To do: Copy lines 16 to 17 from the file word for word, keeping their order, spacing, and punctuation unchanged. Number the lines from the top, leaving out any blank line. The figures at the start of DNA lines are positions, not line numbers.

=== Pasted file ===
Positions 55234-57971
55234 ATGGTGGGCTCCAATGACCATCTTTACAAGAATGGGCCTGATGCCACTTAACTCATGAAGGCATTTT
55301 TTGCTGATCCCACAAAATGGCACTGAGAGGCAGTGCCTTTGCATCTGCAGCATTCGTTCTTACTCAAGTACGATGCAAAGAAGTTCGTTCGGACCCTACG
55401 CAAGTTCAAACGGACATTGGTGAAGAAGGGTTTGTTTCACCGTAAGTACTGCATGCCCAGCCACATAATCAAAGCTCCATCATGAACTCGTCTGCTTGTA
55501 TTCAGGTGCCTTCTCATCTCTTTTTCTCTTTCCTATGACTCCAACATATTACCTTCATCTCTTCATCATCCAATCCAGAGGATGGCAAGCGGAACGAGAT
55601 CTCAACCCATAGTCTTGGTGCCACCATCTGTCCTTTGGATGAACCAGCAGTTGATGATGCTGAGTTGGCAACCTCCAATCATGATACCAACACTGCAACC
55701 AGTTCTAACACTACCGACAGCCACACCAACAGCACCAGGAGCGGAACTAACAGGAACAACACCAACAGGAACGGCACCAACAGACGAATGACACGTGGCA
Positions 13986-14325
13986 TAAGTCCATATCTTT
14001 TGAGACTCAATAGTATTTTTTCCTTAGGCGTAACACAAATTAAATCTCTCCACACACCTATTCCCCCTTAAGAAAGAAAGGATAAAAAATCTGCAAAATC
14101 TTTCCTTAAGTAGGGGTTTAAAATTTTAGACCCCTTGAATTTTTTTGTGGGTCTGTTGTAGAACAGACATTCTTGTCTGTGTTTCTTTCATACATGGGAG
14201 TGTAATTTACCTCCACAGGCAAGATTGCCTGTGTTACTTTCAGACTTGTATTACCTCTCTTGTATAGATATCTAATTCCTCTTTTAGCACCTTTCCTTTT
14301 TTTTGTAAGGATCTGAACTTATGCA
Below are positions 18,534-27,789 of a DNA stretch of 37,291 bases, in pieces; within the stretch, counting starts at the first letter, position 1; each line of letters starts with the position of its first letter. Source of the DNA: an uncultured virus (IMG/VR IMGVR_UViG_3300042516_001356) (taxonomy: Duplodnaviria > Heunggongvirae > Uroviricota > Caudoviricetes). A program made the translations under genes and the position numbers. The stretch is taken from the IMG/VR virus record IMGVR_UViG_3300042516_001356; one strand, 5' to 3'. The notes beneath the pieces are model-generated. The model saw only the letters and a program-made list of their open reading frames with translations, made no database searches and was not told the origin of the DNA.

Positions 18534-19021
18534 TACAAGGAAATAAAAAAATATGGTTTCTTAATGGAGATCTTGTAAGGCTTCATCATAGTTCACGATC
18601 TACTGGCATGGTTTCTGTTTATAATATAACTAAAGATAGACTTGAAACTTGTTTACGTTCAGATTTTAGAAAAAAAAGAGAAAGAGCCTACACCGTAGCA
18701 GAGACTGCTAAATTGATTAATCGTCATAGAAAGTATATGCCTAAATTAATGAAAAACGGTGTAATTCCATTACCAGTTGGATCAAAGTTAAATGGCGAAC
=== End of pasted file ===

18534 TACAAGGAAATAAAAAAATATGGTTTCTTAATGGAGATCTTGTAAGGCTTCATCATAGTTCACGATC
18601 TACTGGCATGGTTTCTGTTTATAATATAACTAAAGATAGACTTGAAACTTGTTTACGTTCAGATTTTAGAAAAAAAAGAGAAAGAGCCTACACCGTAGCA